Masters of Sex, like Bill and Ginny’s study, is moving from the physical to the more psychological. Though there is still plenty of the physical, it led to some important emotional moments this week. That’s exactly what the show needs moving forward. Ginny says she can separate love from sex, but that connection is something that this particular narrative needs to make us invested in it. And as Ginny finds out in “All Together Now,” things are not so clearly delineated as she once believed. Hit the jump for more.
The Masters of Sex universe is expanding now, and in addition to Bill and Ginny, the side characters have started having their own compelling stories. It started off slowly, with Ethan and Libby and Jane, and now the Bartons and Langham are getting time devoted to them individually as well (goodbye Betty though, I suppose). It’s for the best, especially in an episode like “All Together Now,” where these many vignettes all reinforce a central theme: that of people going outside of the box you’ve put them in, and what your reactions to that reveal.
This was framed by the newly sexual relationship between Bill and Ginny, which Ginny found easy to make non-personal as she did with Ethan and even her latest ex-husband. She had no emotions towards them anyway, so she could use them to suit her needs and then kick them to the curb. She purposefully repelled Bill’s attractions and made their study just about the sex … until that moment when they orgasmed together staring into each other’s eyes. When Bill left suddenly to go wine and dine Libby — per the agreements he had made with Ginny — she looked like Ethan did when he saw the bed he knew Bill and Ginny had just used. Not so easy, after all.
Ethan has repositioned his feelings for Ginny several times, and the friendship thing worked for near an entire episode. But his realization of his jealousy and feelings towards her meant he had to remove her from that sphere and slot Vivian in her place. His (seeming) awareness of this was a rarity in the episode — everyone else seemed to be in denial.
Though Margaret confronted Barton over his lack of rage about her having a lover, he didn’t come clean about what was really up. That felt real and natural — for him to say he preferred men in that moment would have felt forced. This is a marriage founded on lies, and given their relationship (I believe, fully, that he loves her, even if he’s willing to use her so he won’t be “outed” at such a time in history) it made sense for him to stay mum. And speaking of mum, how creepy was Margaret’s mothering of Langham? His moment in therapy though when it became clear he loses interest in sex once the “object” becomes a person was telling, and spoke to the entire episode.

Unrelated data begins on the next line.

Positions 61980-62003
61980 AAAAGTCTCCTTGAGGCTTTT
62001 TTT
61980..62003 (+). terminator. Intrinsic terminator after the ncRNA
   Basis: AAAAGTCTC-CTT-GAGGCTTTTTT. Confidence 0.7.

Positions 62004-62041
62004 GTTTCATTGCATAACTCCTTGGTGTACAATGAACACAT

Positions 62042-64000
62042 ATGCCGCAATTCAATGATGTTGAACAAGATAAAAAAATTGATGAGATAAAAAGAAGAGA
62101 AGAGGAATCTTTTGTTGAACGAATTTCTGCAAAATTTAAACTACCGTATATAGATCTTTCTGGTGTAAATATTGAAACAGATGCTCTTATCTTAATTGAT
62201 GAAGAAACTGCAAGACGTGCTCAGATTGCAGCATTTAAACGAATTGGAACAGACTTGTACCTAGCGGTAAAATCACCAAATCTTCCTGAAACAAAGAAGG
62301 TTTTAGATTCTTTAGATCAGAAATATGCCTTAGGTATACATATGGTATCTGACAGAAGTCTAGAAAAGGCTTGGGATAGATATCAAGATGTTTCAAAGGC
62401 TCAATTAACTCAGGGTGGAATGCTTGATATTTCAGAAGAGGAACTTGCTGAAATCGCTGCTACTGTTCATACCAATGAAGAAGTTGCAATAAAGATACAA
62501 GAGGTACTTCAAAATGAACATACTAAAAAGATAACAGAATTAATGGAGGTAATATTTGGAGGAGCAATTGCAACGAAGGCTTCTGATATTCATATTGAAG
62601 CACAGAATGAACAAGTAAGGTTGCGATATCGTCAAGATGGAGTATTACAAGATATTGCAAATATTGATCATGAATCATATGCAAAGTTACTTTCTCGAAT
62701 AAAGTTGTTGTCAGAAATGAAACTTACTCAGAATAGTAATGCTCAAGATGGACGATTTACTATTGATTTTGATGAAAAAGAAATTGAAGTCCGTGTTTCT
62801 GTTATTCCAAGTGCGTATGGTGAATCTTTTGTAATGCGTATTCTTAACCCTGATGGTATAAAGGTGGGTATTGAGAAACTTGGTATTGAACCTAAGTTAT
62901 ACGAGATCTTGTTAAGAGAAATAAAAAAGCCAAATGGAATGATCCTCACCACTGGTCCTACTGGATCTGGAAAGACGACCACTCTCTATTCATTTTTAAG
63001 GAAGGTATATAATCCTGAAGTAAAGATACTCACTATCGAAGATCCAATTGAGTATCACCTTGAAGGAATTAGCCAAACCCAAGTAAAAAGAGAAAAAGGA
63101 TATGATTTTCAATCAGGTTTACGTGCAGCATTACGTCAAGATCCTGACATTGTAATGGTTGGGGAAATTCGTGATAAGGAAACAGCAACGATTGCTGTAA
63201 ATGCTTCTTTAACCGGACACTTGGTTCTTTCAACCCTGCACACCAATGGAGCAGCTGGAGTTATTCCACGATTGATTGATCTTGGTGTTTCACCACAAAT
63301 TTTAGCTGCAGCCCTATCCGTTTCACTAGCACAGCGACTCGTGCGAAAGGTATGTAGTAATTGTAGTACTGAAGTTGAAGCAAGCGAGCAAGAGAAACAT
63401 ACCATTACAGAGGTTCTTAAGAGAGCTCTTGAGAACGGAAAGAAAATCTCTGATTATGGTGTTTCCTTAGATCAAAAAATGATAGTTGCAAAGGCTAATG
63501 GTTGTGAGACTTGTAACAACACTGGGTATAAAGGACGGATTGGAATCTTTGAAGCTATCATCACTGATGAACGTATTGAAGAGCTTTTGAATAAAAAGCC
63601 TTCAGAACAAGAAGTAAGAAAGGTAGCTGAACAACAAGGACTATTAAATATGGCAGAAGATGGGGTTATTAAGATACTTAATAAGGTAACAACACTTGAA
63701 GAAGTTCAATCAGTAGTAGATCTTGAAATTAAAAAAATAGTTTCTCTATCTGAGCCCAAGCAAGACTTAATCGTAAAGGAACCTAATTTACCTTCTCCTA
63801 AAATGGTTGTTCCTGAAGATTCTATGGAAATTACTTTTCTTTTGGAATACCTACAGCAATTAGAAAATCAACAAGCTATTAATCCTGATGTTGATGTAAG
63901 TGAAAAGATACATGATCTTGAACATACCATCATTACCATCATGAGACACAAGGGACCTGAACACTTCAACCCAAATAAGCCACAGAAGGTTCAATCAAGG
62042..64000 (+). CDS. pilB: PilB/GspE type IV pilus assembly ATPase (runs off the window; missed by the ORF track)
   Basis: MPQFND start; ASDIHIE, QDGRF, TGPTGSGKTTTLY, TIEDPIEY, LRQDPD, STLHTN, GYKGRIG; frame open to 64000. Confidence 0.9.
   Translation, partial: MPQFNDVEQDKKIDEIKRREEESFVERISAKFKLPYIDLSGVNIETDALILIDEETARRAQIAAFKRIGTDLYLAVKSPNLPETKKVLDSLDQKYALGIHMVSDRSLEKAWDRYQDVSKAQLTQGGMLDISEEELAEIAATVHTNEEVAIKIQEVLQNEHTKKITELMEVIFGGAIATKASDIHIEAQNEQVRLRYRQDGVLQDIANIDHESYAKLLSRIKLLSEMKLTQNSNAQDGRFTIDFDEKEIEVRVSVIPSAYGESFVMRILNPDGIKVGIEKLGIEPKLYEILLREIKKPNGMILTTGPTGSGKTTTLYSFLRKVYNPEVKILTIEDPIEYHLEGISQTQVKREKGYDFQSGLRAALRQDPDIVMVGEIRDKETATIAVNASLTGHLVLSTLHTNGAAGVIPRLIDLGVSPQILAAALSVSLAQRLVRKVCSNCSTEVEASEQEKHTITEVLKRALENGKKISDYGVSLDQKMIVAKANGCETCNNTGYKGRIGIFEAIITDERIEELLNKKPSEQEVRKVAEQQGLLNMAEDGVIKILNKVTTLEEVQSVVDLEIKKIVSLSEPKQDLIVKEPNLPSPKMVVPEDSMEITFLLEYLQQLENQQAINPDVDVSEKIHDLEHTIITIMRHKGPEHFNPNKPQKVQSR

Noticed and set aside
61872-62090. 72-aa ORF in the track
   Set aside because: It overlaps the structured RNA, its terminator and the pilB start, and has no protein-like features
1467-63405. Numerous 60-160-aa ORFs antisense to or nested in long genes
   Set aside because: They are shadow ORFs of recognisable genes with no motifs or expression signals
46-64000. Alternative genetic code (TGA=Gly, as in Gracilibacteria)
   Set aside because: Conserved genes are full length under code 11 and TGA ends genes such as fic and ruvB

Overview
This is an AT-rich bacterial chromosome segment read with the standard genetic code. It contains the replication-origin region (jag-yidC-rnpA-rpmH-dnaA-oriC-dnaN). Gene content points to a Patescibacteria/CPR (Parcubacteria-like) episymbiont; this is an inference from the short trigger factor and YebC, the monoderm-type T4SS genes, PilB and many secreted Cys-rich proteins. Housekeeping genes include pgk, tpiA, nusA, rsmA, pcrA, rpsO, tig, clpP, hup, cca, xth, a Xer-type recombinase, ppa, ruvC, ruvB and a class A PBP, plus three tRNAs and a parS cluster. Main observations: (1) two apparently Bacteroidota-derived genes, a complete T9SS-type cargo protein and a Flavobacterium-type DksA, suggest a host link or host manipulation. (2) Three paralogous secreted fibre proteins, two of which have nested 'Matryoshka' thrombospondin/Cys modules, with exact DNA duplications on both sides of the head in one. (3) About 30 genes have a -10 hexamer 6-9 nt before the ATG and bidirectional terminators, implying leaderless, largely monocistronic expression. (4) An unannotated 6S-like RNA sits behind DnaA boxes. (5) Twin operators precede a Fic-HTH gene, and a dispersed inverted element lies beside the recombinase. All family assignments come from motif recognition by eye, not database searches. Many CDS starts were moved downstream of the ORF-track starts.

There were a lot of shifting emotions and relationships in “All Together Now,” but to Masters of Sex‘s credit, it never felt soapy. The bed hopping is something that is tricky to navigate narratively if the show wants to make it mean something more than just who-slept-with-whom-this week. And in “All Together Now,” it did really matter.
Episode Rating: A-
Musings and Miscellanea:
— This episode gave us all so many things to Google … turn on your incognito browser!
— So now we know what Lizzy Caplan‘s O-face looks like, I guess.
— Margaret is fast becoming a favorite character (all the awards for Allison Janney, too, mark your ballots now). Her monologue to Langham was so beautiful and so sad, because it marked the moment he wanted nothing more to do with her. He really did open up her whole world … that fallout will be ugly.
— Poor, poor Libby. But she still looks so stunning in her clothes it’s hard to feel too bad for her. Still, her husband’s kindness and exuberance towards her is so oddly awful, since we know it is in the service of him having sex with a woman she considers a friend. Complications!
— Barton’s lover: “You need a doctor.” Barton: “I am a doctor!”
— Nice moments between Ethan and Ginny in this episode, despite his ultimately inability to cope. I like them as friends.
— Both Bill and Ginny were so awkward in this episode.
— Long live Jane, and her spelling of anesthesia!